This easy-to-use, useful and cheap kind of radio receiver was invented… in the late 80’s – nearly on the threshold of the digital era.

Clockwork radios need no batteries or electrical grind, all they need is the user’s muscle power. The crank winds the spring, and a full winding will allow several hours of operation. Clockwork mechanisms have now been replaced by batteries charged by hand-crank generators in commercial crank-powered radios.

Now they produce clockwork radios completed by solar panels that feed the battery – which is the best solution for camping and travelling, we believe. Such radios can provide you with non-stop music – as soon as the sun is shining and/or your arms can twist the handle!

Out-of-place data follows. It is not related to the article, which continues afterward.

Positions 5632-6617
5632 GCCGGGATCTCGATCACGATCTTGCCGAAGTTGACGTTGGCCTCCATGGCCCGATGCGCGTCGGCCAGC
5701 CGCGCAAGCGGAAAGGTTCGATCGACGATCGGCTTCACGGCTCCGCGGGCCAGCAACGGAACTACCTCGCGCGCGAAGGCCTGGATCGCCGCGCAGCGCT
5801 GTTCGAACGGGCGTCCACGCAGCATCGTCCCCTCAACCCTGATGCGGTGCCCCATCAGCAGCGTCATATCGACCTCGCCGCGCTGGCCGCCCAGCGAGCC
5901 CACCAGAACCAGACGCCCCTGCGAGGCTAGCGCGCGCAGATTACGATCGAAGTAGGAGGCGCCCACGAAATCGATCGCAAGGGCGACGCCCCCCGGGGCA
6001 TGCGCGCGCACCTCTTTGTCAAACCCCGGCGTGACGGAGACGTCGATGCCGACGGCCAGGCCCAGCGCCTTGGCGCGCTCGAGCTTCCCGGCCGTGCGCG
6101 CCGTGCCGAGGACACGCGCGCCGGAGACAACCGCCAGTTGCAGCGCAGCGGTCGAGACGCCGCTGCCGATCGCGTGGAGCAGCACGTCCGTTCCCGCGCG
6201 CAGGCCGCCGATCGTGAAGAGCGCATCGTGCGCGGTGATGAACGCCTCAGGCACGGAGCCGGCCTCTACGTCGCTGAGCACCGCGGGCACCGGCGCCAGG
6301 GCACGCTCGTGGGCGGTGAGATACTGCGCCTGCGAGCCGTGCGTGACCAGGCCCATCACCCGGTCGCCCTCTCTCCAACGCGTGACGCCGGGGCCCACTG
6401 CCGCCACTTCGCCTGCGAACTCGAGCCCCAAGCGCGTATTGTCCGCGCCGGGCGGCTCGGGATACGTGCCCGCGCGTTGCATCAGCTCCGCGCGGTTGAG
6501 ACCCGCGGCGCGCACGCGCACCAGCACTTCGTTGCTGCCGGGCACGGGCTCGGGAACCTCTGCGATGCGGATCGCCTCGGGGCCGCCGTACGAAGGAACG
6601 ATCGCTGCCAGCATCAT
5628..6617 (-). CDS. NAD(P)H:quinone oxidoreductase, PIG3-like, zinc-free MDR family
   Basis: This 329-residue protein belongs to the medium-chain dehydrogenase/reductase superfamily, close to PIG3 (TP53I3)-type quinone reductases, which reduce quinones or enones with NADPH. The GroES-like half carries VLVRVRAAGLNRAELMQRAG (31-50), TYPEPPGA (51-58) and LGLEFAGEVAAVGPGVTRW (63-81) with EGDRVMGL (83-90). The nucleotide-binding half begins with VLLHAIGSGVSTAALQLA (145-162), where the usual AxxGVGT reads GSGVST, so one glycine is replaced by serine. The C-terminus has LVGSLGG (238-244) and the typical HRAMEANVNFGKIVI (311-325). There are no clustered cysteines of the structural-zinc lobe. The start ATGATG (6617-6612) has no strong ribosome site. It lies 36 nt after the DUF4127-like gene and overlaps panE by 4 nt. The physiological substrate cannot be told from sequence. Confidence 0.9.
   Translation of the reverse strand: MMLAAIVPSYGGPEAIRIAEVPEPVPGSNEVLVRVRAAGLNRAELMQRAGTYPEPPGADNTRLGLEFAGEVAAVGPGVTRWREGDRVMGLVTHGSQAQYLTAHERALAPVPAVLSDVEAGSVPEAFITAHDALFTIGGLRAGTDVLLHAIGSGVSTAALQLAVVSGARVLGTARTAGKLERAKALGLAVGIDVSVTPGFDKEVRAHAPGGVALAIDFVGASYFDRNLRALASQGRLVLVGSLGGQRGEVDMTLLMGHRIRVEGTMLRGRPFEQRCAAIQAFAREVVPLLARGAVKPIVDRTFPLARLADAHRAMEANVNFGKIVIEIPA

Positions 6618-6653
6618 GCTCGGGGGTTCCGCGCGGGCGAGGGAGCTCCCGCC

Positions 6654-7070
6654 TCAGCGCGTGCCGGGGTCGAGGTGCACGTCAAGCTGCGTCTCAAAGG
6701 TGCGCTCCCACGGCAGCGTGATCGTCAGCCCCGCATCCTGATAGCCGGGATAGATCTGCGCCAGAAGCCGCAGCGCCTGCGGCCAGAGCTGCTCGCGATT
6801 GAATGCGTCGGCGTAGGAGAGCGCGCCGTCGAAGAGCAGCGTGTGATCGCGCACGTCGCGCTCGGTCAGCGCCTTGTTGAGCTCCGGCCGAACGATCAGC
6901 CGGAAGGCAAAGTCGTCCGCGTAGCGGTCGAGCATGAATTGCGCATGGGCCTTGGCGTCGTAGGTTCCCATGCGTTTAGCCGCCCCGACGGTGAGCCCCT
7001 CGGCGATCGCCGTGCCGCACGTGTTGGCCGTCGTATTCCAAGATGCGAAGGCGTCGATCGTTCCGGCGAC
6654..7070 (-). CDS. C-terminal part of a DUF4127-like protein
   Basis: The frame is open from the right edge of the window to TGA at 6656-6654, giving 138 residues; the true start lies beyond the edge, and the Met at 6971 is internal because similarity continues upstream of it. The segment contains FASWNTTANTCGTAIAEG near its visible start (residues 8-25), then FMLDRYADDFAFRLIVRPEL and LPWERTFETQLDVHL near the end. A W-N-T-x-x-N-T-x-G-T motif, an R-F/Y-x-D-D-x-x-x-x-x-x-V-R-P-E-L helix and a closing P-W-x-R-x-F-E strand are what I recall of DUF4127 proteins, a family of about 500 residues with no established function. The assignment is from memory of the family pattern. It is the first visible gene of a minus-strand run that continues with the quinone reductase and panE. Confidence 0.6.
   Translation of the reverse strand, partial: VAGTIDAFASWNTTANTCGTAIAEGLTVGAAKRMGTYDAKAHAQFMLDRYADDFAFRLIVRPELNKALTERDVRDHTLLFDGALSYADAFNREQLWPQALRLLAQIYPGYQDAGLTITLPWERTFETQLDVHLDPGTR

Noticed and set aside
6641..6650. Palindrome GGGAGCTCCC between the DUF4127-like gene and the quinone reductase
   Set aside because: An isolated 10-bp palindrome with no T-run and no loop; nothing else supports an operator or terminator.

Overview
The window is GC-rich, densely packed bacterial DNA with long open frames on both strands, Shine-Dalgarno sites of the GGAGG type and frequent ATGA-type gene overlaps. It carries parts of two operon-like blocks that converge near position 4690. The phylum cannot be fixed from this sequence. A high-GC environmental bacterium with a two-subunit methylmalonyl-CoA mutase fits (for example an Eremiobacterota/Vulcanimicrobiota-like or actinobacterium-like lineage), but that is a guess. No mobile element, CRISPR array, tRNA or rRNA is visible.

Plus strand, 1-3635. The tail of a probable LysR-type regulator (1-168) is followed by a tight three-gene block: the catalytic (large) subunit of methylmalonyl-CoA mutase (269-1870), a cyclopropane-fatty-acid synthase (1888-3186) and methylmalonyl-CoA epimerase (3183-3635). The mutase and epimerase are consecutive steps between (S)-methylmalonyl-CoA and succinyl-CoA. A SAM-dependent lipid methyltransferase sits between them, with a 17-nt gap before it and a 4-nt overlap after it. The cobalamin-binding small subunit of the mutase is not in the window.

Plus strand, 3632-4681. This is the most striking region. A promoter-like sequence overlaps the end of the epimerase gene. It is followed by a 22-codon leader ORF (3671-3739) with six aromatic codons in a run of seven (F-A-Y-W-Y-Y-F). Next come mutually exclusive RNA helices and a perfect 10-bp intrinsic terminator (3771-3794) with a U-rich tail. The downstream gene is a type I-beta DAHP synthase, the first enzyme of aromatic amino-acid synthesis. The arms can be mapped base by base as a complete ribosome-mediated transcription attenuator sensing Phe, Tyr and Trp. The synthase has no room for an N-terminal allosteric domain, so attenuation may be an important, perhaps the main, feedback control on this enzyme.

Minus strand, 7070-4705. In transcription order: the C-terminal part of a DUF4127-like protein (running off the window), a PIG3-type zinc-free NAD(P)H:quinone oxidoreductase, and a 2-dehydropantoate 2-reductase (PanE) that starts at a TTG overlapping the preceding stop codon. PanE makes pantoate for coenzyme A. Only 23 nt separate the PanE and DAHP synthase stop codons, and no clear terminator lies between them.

Clockwork Radio

Like other self-powered equipment, clockwork radios were intended for camping, emergencies and for use in areas of the world where there is no electrical grid and replacement batteries are hard to obtain, such as in developing countries or remote settlements. They are also useful where a radio is not used on a regular basis and batteries would deteriorate, such as at a vacation house or cabin.

Interesting to admit, the idea of clockwork radio, like most genius ideas, came to the inventor’s mind quite spontaneously. It was 1989 when British accountant Trevor Baylis was watching a TV programme about widely spreading AIDS in Africa and the lack of means to transmit information on health education to poor people in the areas where folks never heard of electricity.

So Trevor came up with the idea and made the first clockwork radio. In 1996 he cofounded Baygen Power Industries (now Freeplay Energy PLC), which produced the first commercial model. The key to its design was the use of a constant velocity spring to store the potential energy.

The original Baygen clockwork radio. Crank in winding position

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